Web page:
This inevitable process of shorefast ice formation takes place every fall across the Arctic and it’s why polar bears know they can hunt successfully out on the new fast ice after months without food over the summer. It’s almost certainly why the bears head out on the ice as soon as it’s physically possible for them to do so – they know they will find seals there.

I suggest, therefore, that fall is the second-most important feeding season after spring (Stirling and Oritsland 1997) because the presence of seals is predictable and allows polar bears to regain some of the weight they have lost over the summer. However, while the presence of seals in new fast ice in fall is as predictable as are newborn seals in spring, the fall feeding season is much shorter: the fall feeding window is weeks rather than months long.

And what comes after the fall feeding is winter: the most dangerous time of the year for polar bears because hunting opportunities are unpredictable (i.e. few and far between). Starvation is the leading natural cause of death for polar bears and most bears that die of starvation do so during the depth of winter, without human witnesses. The huge and predictable crop of newborn seals in the spring saves the lives of those bears that have only just made it through the winter,  fattens up all age classes enough to survive the summer ice-free fast and allows mature females to get fat enough to maintain a pregnancy later in the year. And with this spring feeding, the lives of most polar bears are assured for another year.

VIDEO: Polar Bear Testing New Shorefast Ice off Wapusk National Park, Western Hudson Bay, November 5, 2020 (below):


Virtually everywhere in the peripheral seas of the Arctic Ocean (Barents, Kara, Laptev, Chukchi, Beaufort, as well as Baffin Bay and Davis Strait, shorefast ice thick enough to support a polar bear forms before the mobile ice pack in the central Arctic expands to the shores of the peripheral seas (below).

For example, although most years the pack ice doesn’t move very far away from the Russian shore in summer, this year was different – leading our most socially-vocal polar bear ‘expert’ to express his worry for the fate of Russian bears.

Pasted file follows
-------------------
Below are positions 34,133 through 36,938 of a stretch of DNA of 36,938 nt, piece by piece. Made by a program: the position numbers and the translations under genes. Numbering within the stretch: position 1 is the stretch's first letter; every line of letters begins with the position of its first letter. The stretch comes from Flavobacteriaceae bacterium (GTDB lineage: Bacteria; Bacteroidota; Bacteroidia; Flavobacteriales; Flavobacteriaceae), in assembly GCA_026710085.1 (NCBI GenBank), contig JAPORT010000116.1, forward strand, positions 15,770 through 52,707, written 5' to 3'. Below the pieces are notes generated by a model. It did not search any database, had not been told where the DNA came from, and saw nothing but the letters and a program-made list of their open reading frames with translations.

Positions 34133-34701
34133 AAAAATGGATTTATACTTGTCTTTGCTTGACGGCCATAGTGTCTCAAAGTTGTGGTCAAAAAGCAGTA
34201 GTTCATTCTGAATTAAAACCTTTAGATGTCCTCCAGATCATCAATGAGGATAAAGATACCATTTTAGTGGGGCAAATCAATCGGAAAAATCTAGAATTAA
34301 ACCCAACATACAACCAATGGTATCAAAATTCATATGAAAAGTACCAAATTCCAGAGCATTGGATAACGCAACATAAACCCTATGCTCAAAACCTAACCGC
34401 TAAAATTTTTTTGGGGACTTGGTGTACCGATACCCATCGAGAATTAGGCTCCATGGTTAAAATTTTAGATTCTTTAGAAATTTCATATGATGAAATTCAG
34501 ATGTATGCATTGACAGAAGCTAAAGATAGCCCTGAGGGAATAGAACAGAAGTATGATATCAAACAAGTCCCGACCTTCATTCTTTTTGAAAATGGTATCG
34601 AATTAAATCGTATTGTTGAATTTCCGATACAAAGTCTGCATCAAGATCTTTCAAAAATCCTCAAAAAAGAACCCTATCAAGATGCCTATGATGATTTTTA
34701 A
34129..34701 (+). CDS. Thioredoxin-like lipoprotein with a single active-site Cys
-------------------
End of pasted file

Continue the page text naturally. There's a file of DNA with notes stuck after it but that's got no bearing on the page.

Even without being able to see it happening, it is certain that shorefast ice development was providing critical habitat for seals and polar bears along the Russian coast this fall by late October (below).

Shorefast ice development along the Laptev and Kara Seas at 27 October 2020, NSIDC Masie.

Shorefast ice development along the Laptev and Kara Seas at 27 October 2020, NSIDC Masie.

By this time, there was plenty of ice at the edge of the Laptev Sea for polar bears that had spent the summer on shore to resume feeding, both along the mainland and on offshore islands – even though the Arctic pack ice was still a long distance offshore.

Despite knowing full well that shore-bound polar bears can use new shorefast ice as a successful hunting platform wherever it develops over shallow continental shelves in the Arctic, Derocher implies a few weeks later that Laptev Sea bears are not able to hunt until the pack ice returns, as it did in early November:

Bottom line: Shorefast ice formation that leads to the predictable but short-lived presence of ringed seals explains why fall is the second-most important feeding period for polar bears throughout the Arctic.


Buckley, J.R., Gammelsrod, T., Johannessen, O.M. and Roed, L.P. 1979. Upwelling: Oceanic structure at the Arctic ice pack in winter. Science 203 (4376):165-167. DOI: 10.1126/science.203.4376.165 

Castro de la Guardia, L., Myers, P.G., Derocher, A.E., Lunn, N.J., Terwisscha van Scheltinga, A.D. 2017. Sea ice cycle in western Hudson Bay, Canada, from a polar bear perspective. Marine Ecology Progress Series 564: 225–233.

Chambellant, M. 2010. Hudson Bay ringed seal: ecology in a warming climate. In S.H. Ferguson et al. (eds.), A Little Less Arctic: Top Predators in the World’s Largest Northern Inland Sea, Hudson Bay, Springer Science+Business Media B.V. DOI 10.1007/978-90-481-9121-5_7